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Crimes and Misdemeanors: Politics in U.S. Art of the 1980s

Keith Haring, Untitled • 1988, acrylic on canvas; 120 inches diameter • copyright Estate of Keith Haring • Photo courtesy of Contemporary Art Center, Cincinnati
Keith Haring, Untitled
1988, acrylic on canvas; 120 inches diameter
copyright Estate of Keith Haring
Photo courtesy of Contemporary Art Center, Cincinnati
Crimes and Misdemeanors: Politics in U.S. Art of the 1980s
CINCINNATI  •  Contemporary Art Center  •  Ongoing
Recent historical and critical accounts of U.S. art of the 1980s have tended to focus on theoretical issues in representation, especially appropriation and simulation. But this approach encourages a nearly exclusive focus on the studio products of just a few key artists (Ashley Bickerton, Peter Halley, Jeff Koons, David Salle, Julian Schnabel and Haim Steinbach, to name the most prominent), whose accomplishments are best understood with reference to formalist modernism. These accounts tend to marginalize not only those individuals and collaboratives working outside of the museum-gallery-critic network, but particularly artists with more directly expressed, critical economic, social, and political commitments.

This exhibition is organized around the exploration of four sub-themes: Having/Not, Identity/Constructs, Institutional/Critiques, and Sex/Kills. Each will allow the juxtaposition of now iconic works of art with important but largely non-canonical works that critique or undermine the dominant ideological expressions they represent.

For example, in Having/Not Haim Steinbach's celebration of commodity culture will be juxtaposed with the decidedly anti-capitalist projects of Group Material and the work on homelessness by the Artist and Homeless Collaborative/Hope Sandrow. In Sex/Kills, the graphic and readily available sexuality represented in works by Koons and Richard Prince will be juxtaposed with the AIDS activist agit-prop of Gran Fury and Barbara KrugerÕs work on feminist theories of the male gaze. And in Identity/Constructs, Neo-Expressionist celebration of the authentic, heroic "self" as represented in the new gestural painting will be juxtaposed with deconstructions of the very notion of authentic selfhood by David Hammons, Cindy Sherman, Carrie Mae Weems and others, particularly the selfhood of non-male, non-white, non-straight, non-privileged people.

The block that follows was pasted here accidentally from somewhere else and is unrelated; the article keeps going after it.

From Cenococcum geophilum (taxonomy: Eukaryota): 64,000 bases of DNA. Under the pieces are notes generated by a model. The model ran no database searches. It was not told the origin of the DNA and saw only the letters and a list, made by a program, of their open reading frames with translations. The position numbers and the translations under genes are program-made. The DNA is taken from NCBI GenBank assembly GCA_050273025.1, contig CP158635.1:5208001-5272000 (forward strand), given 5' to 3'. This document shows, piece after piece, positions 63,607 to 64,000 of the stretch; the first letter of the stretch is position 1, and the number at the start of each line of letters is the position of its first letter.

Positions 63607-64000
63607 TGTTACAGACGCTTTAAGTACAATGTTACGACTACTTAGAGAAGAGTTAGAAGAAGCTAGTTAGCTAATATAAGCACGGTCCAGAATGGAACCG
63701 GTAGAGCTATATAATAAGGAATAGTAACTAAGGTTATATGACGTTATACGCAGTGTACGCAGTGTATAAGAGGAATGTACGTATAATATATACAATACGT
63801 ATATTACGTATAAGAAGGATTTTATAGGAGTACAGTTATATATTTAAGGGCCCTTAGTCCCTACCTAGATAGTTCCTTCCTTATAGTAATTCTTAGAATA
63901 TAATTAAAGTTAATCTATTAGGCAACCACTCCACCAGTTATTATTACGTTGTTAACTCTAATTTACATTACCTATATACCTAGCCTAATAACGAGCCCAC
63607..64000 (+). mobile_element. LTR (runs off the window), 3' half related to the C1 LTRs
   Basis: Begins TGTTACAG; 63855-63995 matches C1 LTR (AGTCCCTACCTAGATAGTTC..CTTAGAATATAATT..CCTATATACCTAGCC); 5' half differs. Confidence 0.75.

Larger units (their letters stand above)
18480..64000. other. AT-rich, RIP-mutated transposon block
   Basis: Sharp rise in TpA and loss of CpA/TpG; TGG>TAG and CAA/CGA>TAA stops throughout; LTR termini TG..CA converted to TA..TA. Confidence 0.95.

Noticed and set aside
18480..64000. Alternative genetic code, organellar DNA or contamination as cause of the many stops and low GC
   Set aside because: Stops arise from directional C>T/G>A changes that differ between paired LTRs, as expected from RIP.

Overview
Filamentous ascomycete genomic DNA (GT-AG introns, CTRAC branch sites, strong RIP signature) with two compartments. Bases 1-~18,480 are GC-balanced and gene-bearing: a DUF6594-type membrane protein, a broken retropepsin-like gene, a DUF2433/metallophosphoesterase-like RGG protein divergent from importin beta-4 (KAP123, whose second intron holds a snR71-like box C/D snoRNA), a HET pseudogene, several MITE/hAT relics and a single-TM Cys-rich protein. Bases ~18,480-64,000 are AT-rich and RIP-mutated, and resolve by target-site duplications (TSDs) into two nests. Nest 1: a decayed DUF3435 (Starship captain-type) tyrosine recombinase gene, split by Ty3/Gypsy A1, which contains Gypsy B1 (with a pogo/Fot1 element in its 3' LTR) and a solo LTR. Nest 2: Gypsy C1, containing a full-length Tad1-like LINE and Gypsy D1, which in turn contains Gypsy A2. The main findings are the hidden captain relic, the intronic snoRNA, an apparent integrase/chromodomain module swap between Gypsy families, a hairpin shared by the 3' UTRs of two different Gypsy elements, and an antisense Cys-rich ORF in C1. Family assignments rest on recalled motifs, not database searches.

The following is a partial list of artists to be represented: Artist and Homeless Collaborative, Ross Bleckner, Karen Finley, Gran Fury, Group Material, Guerilla Girls, Hans Haacke, Keith Haring, Lynn Hershman, Deborah Kass, Mike Kelley, Jeff Koons, Barbara Kruger, Louise Lawler, Sherrie Levine, Robert Longo, Robert Mapplethorpe, Allan McCollum, Richard Prince, Tim Rollins + KOS, Martha Rosler, David Salle, Julian Schnabel, Cindy Sherman, Haim Steinbach, David Wojnarowicz, and Krystof Wodiczko.

Contemporary Art Center, Cincinnati Web Site

Contact: Tel: (1) 513 345 84 00

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